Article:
Workaholics Wake With The Roosters
Every morning at 4:00 a.m., when most mere mortals are in the deep stages of sleep and unable to be roused awake, superwoman Shay Gillespie is revving up for her morning workout. And, no, this is not just during the week when she has to prepare for her role as supplier diversity manager at World Wide Technology, Inc. (WWT), a systems integration company. She does it every day. Holidays, weekends, vacations; there are no breaks in her morning routine.
“I don’t sleep in. I go work out because I am a workout-aholic,” she said. “I get up every day, I work out and get it over with. I think that sets the tone for me. If I didn’t work out, I’d be lazy the rest of the day. That gives me energy.”
Gillespie’s high-powered job requires the type of kinetic energy that she exudes. As the executive who handles all of the corporate spending with minority businesses for one of the largest African American-owned businesses in the country, she manages the relationships of more than 200 diverse suppliers and partners, and travels the country to locate and vet qualified diverse businesses to support WWT’s contracts. Under Gillespie’s direction, the program grew more than 400 percent in less than five years to $200 million in spend in 2014.
Dave Steward and Jim Kavanaugh founded WWT as a small product reseller in 1990. Today, the company has grown into a global systems integrator, which boasts almost $8 billion in annual revenue and over 3,000 employees. Like many minority-owned businesses, part of WWT’s growth early on was fueled by the company’s minority certification and partnering with large corporations like AT&T. Gillespie recognizes the significance of those types of partnerships in helping diverse firms grow and illustrate the value that they bring.
“Because of some of those early advocacies with AT&T, we were able to get our foot in the door and showcase the kind of company we are and what we have grown to be. We understand that hardship and where we came from,” she explained. “For us, [supplier diversity is] full circle.
So now I am challenged every day: How can I help another minority-owned business grow? But it’s not simply because they are minority, and I tell them that. We want to know, and everybody else wants to know, your value.”
Like most supplier diversity professionals, meeting the company’s diversity spend goals is important to Gillespie. Mentoring diverse businesses and preparing them to succeed, however, is what brings her the most joy in her job.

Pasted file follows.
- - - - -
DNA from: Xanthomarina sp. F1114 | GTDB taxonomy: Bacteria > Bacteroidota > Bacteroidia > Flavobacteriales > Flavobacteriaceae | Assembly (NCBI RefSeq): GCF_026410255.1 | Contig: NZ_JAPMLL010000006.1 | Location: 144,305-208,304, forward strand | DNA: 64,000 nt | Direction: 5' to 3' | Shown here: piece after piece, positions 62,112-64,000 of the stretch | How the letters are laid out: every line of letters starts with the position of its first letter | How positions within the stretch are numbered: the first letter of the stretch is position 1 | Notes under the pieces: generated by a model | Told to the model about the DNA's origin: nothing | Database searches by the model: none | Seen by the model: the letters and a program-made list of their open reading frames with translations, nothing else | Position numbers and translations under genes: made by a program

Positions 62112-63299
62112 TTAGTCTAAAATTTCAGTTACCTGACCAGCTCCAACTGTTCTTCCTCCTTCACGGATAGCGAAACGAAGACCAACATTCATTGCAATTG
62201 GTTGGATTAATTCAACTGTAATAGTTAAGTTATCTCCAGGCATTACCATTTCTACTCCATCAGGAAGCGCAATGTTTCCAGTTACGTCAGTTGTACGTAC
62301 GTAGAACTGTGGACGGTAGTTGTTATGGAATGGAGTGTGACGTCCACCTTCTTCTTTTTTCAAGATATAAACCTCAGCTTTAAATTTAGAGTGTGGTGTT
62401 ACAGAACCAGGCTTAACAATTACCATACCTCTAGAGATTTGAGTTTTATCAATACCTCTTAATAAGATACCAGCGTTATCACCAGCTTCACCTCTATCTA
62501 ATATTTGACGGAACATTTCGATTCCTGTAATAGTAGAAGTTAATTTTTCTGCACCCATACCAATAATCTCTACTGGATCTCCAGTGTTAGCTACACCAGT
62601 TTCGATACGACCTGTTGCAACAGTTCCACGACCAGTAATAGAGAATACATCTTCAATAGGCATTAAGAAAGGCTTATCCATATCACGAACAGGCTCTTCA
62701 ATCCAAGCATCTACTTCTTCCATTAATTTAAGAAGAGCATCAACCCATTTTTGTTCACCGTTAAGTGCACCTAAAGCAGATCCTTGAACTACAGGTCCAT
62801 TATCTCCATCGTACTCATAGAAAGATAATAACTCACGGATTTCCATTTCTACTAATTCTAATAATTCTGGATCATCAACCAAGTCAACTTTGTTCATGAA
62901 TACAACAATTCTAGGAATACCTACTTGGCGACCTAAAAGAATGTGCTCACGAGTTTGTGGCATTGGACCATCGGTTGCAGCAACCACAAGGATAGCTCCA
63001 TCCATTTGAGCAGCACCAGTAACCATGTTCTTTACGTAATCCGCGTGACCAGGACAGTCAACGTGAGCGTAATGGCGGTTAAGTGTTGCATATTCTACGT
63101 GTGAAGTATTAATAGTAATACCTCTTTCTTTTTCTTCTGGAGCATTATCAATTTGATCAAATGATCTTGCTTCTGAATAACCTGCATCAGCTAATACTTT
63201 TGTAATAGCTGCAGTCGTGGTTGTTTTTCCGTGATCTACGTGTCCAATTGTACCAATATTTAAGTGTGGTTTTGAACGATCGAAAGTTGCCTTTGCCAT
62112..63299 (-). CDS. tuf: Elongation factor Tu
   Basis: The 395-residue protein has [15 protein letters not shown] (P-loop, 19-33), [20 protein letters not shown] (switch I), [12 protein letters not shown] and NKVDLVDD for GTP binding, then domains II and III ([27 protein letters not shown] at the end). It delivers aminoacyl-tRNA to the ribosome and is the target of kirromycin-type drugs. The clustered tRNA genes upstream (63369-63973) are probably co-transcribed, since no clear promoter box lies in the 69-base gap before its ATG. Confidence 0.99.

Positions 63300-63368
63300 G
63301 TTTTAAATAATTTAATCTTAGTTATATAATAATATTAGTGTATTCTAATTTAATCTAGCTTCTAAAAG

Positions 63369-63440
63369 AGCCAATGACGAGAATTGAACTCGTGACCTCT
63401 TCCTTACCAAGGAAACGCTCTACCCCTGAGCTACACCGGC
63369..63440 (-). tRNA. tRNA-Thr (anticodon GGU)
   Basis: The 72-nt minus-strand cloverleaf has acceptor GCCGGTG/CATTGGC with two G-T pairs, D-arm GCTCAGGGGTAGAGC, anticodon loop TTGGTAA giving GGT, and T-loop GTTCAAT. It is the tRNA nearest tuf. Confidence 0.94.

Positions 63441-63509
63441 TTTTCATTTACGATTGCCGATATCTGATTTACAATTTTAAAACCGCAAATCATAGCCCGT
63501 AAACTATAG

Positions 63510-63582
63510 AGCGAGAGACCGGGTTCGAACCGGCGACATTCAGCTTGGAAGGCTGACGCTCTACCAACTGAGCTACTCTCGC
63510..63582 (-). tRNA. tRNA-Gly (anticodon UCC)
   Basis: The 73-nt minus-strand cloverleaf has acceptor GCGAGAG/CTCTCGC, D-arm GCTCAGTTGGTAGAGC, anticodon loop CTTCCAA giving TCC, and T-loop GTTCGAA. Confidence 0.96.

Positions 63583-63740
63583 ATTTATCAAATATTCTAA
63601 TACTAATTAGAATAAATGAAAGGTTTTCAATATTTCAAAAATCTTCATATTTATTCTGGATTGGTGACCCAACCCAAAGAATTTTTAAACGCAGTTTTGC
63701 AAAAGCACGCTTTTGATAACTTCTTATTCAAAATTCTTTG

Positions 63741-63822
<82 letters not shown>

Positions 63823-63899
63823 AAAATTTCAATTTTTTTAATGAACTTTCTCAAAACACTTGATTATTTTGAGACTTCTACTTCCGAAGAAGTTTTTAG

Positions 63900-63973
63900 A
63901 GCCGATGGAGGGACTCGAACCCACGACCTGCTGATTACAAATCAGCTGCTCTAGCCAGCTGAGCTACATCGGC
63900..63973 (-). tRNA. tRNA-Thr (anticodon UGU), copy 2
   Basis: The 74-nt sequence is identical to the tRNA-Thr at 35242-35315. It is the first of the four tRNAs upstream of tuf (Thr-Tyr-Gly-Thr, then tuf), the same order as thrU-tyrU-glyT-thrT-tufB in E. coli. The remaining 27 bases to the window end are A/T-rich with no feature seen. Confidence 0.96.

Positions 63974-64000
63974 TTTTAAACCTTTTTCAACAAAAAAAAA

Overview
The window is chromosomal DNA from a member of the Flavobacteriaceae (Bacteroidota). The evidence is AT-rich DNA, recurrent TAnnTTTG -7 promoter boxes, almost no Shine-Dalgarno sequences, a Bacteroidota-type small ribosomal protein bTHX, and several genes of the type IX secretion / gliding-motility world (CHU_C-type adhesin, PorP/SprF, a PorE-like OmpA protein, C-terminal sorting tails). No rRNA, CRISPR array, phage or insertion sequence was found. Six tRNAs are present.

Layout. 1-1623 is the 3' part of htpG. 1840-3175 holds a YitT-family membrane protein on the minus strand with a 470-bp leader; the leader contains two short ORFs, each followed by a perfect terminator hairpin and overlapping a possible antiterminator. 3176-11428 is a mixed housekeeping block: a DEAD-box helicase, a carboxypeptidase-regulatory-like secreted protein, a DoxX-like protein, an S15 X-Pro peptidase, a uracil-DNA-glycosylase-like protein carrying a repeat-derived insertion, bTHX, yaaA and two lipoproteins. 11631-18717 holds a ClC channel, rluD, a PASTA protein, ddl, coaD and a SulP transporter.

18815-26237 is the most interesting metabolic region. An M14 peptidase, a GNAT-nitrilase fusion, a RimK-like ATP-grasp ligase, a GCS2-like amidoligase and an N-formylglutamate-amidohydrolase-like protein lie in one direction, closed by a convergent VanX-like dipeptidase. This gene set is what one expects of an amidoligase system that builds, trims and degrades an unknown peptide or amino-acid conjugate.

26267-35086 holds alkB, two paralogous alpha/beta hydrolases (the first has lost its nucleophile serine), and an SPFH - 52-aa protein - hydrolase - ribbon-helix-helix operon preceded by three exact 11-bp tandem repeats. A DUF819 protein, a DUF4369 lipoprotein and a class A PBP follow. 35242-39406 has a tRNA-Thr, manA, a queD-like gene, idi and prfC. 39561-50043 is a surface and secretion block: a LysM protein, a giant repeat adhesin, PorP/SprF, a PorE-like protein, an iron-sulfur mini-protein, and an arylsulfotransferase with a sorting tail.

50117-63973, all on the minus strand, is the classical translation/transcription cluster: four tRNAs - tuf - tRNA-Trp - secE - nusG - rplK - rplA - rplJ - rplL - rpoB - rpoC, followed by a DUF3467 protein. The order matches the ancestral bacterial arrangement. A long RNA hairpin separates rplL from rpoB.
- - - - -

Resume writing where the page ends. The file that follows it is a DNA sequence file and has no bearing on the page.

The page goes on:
“A lot of [minority businesses] are small companies, and this may be their first big contract. And you’ve got to come correct,” she stated. “I want them to succeed. I try to tell them exactly how it is, because I don’t want them to fail. If I just sugared them up, they may get to the next level and bomb the meeting because I didn’t prepare them. That’s how I see it.”
Gillespie’s commitment to ensuring diverse businesses succeed extends beyond her job at WWT; witnessing other people’s success empowers and motivates her personally. She uses success stories, particularly those of African Americans, to impact the people in and beyond her social sphere.
“I see a lot of pessimistic people on Facebook, or you see comments after news stories are published. Comment after comment about, ‘That’s why I don’t do business with black people.’ So I dispel those myths. I get on Facebook and I’ll tell them about a black-owned business that I work with,” she shared. “I like to dispel stereotypes. That is my goal or motivation to get people away from self-hate. How can you constantly criticize your own race? A lot of it is [through] awareness and knowledge.”
While the St. Louis native is inspired by supporting others’ successes, her personal drive and motivation come from her two sons, Grant, 9, and Dylan aka “Diggy”, 8. Gillespie’s youngest was diagnosed with Down syndrome several months after birth. Rather than accept the limitations that medical professionals and society wanted to place on him, she looks past those labels and encourages him to live a life free of others’ expectations and stipulations. His willingness to be a typical rambunctious child with chores just like his older brother pushes his mother forward.
“If this boy can walk around smiling and trying everything, who am I? Of course I can. It just inspires me to do everything I can,” she said.
Since her son’s diagnosis, Gillespie has joined the Down Syndrome Association of Greater St. Louis, and in 2015, was appointed to the organization’s executive board, adding to her already impressive list of volunteer activities. She’s also on the board of the St. Louis Minority Business Council and has lent her time to the AIDS Foundation of St. Louis, The Lupus Foundation of North America and many others.
If it’s hard to imagine where Gillespie gets the energy to manage a successful supplier diversity program at a major minority-owned business, maintain a 12-year marriage, parent thriving young sons and begin her days before roosters wake, you need only look back to her beginnings.
“My nickname is Shake-n-Bake,” Gillespie confessed. “When I was 10 months old, my grandfather gave me the name because he said I wouldn’t sit down. As far as I know, I was always that way. He’d say ‘shake-n-bake’ and I’d dance and never sit down. When I learned how to walk, I was moving and I never stopped.”
Today, her youthful energy has been refocused into Color Coded Kids, a computer programming business designed to teach elementary and middle school students how to develop apps, video games and other developments. Teaching the fundamentals of coding promotes future candidates in STEM related careers.
FOR MORE INFORMATION